Fig. 1
figure1

Survival of isolated Vibrio spp. at increasing concentration of metals

Resistance of the Vibrio spp. to tested antibiotics

The resistance of the Vibrio spp. isolated from this study to the tested antibiotics is shown in Fig. 2. Of the total isolates, 88.5% were resistant to ampicillin and 44.3% showed resistance to amoxicillin–clavulanate. There was 41% resistance to tetracycline and 22.1% resistance to trimethoprim-sulfamethoxazole, while 15.6% of the total isolates showed resistance to chloramphenicol. No resistance was observed to gentamicin, and 11.5%, 5.7% and 4.1% of the total isolates showed resistance to ciprofloxacin, imipenem and ceftazidime, respectively.

Fig. 2
figure2

Resistance of the Vibrio spp. to selected antibiotics. KEY: amp: ampicillin; amc: amoxicillin-clavulanate; caz: ceftazidime; imp: imipenem; cip: ciprofloxacin; sxt: trimethoprim-sulfamethoxazole; chl: chloramphenicol; gen: gentamicin; tet: tetracycline

The resistance to antibiotics in Vibrio spp. isolated from ponds with history of antibiotic usage and the ponds without a recognized history of the use of antibiotics is shown in Fig. 3. There was no resistance to gentamicin from isolates obtained from both groups, whereas there was 40% resistance to tetracycline in ponds with usage of antibiotics as against 52.2% in ponds without the use of antibiotics. There was 61.3%, 14.7%, 8% and 21.3% resistance to ampicillin, imipenem, ciprofloxacin and trimethoprim-sulfamethoxazole, respectively, in the ponds with history of antibiotic usage as against 73.9%, 6.5%, 21.7% and 23.9% resistance to the same sets of antibiotics in ponds without antibiotic history. To ceftazidime, chloramphenicol and amoxicillin–clavulanate, there was 5.3%, 9.3% and 46.7% resistance in ponds with antibiotic usage as against the ponds without the use of antibiotics with 2.2%, 28.3% and 36.9% resistance. The resistance to imipenem, ceftazidime, chloramphenicol and amoxicillin–clavulanate was higher in the ponds with history of antibiotic use while resistance to tetracycline, ampicillin, ciprofloxacin and trimethoprim-sulfamethoxazole was higher in ponds without a history of antibiotic usage.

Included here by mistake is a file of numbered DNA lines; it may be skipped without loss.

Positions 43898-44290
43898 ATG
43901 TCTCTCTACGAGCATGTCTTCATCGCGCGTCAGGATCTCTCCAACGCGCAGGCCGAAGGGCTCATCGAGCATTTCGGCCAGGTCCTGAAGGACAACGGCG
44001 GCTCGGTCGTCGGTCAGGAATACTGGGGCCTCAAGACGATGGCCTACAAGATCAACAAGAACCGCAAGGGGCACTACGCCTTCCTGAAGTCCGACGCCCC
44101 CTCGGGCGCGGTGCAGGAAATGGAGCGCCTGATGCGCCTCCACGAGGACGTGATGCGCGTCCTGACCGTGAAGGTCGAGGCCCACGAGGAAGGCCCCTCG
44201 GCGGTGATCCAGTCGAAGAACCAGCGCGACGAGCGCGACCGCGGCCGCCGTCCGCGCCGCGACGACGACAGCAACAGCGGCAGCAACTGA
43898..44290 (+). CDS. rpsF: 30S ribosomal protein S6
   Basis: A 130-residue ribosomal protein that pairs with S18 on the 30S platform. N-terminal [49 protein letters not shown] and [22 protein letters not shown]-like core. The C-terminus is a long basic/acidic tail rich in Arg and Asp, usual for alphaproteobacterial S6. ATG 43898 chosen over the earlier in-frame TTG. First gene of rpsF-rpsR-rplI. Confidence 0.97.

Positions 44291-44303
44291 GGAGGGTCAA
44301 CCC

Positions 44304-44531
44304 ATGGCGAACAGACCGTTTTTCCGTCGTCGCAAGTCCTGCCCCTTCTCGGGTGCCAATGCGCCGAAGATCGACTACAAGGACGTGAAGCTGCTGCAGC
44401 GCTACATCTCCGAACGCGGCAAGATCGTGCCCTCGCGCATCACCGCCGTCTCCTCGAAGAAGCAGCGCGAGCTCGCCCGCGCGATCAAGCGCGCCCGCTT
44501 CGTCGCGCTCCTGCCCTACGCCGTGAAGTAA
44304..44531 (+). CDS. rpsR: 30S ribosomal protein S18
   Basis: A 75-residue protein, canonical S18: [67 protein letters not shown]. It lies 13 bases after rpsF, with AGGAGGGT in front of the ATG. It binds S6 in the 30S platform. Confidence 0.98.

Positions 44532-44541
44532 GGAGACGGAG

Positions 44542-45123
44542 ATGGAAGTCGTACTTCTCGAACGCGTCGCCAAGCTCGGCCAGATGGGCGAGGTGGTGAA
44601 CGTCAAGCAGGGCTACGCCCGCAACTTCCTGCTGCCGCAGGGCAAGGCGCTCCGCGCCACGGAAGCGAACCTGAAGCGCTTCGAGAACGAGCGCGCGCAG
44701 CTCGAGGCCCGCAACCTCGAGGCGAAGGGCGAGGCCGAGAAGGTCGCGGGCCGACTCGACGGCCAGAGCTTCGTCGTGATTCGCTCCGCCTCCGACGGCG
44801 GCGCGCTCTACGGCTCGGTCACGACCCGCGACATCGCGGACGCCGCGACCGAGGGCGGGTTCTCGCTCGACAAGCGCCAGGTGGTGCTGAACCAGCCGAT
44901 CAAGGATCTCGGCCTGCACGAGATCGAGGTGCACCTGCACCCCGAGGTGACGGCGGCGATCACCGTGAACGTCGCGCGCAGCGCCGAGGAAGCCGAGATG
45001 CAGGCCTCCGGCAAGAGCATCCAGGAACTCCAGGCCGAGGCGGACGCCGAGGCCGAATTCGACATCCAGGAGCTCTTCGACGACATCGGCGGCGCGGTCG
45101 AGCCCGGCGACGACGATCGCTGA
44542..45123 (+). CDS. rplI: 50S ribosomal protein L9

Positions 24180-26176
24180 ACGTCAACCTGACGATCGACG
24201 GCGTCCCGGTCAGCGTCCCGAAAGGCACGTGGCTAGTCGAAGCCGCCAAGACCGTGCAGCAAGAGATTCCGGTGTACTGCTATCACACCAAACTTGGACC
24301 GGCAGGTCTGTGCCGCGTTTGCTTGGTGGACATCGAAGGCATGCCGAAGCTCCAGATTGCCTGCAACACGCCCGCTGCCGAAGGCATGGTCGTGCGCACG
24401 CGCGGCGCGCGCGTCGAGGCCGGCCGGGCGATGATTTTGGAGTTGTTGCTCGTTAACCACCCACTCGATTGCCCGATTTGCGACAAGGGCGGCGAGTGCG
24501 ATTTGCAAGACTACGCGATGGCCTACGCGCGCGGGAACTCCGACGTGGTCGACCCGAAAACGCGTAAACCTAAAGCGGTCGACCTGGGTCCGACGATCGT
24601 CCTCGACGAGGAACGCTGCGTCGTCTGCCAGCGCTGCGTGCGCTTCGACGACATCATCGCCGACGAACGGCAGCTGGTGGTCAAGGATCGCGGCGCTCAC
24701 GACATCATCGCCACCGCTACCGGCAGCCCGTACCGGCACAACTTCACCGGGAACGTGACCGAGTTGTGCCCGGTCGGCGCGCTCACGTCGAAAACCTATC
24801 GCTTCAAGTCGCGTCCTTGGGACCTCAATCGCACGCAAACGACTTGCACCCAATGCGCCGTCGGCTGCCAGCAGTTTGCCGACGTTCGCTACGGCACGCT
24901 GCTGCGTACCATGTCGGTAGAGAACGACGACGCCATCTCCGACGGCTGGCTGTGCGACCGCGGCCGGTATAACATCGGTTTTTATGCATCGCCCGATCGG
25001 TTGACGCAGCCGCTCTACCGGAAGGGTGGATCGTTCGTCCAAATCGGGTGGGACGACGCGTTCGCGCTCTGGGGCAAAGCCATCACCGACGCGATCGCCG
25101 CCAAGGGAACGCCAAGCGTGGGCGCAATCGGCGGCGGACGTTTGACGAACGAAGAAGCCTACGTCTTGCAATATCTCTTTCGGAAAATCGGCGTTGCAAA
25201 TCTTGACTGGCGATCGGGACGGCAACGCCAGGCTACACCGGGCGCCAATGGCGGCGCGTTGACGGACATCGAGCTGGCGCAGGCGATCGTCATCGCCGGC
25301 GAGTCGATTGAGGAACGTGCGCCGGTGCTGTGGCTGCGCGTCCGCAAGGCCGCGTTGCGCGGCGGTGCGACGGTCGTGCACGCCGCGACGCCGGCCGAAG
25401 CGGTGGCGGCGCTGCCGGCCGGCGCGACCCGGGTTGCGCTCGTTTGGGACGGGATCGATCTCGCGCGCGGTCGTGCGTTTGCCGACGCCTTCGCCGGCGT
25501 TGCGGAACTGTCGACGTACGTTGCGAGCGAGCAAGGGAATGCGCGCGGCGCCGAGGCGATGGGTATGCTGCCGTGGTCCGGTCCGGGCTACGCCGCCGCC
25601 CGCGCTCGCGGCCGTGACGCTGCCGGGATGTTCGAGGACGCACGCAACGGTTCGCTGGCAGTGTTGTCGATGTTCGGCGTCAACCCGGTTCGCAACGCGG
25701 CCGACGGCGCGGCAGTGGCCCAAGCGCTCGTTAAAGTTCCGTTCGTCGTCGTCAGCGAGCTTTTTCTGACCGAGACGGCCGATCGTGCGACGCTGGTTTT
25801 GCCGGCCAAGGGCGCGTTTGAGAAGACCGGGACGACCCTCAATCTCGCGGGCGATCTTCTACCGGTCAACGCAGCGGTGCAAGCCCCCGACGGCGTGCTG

Fig. 3
figure3

Resistance of Vibrio spp. from ponds with and without history of antibiotic usage to selected antibiotics. KEY: amp: ampicillin; amc: amoxicillin-clavulanate; caz: ceftazidime; imp: imipenem; cip: ciprofloxacin; sxt: trimethoprim-sulfamethoxazole; chl: chloramphenicol; gen: gentamicin; tet: tetracycline

Discussion

The use of antibiotics in aquaculture practices for therapeutic purpose and also as growth promoters in some instances has predisposed the microbial flora of the aquaculture environment to antibiotics and hence the need to develop mechanisms to cope with the selective pressure exerted on them by these antimicrobial agents. Metals on the other hand are important components of the natural water systems and are also present in some quantities in aquaculture feeds, and this has led to the evolution of microbes with highly adaptive resistance mechanisms to heavy metals (Kundu et al. 2017; Hui-Gao et al. 2018; Landrigan et al. 2020).